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Posted on January 11, 2018
Media Coverage

We have gained some experience over the last few years working with a metal of unusual properties called nitinol.  Nitinol is used in many medical applications, where its temperature dependent phase and shape change characteristics are quite useful. Nitinol behaves very differently at different temperatures and can shift from one phase to the other very rapidly, once the transition temperature is reached.  This gives it remarkable properties.  In medical applications, nitinol is used to make arterial stents, and intravascular filters among other applications.  These stents are very sophisticated 3D meshes that are very neatly folded to be delivered to the blood vessels via an intravenous catheter system.  They are kept neatly folded, but once delivered to the right location inside the blood vessel and exposed to body temperature, they change configuration and shape, opening the stent and restoring blood flow to an occluded heart vessel, or reinforcing a damaged artery, or deploying a venous filter to prevent clots from making their way to the lungs.   This ability to change phase and shape is typical of the memory metal alloy family, of which nitinol is a part of.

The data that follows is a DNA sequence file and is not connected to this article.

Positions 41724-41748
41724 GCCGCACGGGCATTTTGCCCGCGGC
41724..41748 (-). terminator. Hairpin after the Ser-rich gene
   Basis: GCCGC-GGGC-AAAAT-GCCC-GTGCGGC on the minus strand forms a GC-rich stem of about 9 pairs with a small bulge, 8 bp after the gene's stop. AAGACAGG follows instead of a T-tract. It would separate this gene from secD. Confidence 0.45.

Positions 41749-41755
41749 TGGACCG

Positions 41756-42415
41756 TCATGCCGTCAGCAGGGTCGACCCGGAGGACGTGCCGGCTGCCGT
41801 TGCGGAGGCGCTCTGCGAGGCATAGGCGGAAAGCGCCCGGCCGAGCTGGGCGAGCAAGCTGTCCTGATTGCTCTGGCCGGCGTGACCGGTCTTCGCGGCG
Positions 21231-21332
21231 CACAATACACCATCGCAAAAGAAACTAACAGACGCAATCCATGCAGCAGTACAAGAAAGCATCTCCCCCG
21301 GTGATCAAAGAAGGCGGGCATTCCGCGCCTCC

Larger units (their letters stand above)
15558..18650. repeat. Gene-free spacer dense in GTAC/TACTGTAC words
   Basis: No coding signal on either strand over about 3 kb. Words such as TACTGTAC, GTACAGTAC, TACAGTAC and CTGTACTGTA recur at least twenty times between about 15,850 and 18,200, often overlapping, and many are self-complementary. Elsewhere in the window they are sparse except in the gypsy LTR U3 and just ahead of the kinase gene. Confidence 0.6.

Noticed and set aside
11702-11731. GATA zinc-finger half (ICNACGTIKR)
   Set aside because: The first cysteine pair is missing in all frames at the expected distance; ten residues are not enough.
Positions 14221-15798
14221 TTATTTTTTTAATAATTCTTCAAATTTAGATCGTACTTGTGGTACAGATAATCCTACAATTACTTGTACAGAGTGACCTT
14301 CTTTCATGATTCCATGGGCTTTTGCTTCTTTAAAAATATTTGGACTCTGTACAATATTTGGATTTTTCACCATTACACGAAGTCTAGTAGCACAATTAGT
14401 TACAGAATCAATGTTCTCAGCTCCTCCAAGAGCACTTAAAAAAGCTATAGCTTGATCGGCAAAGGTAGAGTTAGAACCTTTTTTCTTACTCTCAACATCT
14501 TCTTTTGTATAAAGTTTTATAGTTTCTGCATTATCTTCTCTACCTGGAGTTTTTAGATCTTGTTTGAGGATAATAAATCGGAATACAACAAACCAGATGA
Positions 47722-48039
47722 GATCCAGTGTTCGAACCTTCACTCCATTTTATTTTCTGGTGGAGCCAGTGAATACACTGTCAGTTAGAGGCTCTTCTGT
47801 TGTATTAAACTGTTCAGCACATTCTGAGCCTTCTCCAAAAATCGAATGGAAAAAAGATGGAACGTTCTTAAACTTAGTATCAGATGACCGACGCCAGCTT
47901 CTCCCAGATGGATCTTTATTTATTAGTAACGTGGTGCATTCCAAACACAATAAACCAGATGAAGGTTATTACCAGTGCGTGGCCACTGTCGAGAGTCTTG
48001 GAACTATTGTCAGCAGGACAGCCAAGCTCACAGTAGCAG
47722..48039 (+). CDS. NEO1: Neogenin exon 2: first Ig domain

One day over some beers and barbecue and talking about skiing, we thought that it would be great if we could have a ski that could be used to ski on the different snow types and conditions that one encounters in the east coast in a single day.  Naturally, Nitinol came to mind, and for a while we joked around with the idea of a pair of shape shifting skis but realized that while we could potentially do that, it would be best just to keep the same shape of the ski but change its material properties and stiffness as needed.  That is, design a ski that allows the user to go from a standard ski to a stiffer one as needed and vice versa. As it turns out, we could use our experience with Nitinol to bring this concept to reality.

We set up an independent research program using our little free time, working at home on our computers with various designs using finite element modeling to determine the ideal amount of nitinol and its distributions within a ski to induce relevant changes in stiffness. It took about three years just to have enough real data to file a patent application, and during the last year we have been able to develop our first-generation prototype that will be the precursor to our first commercially available product for the 2018-2019 season.


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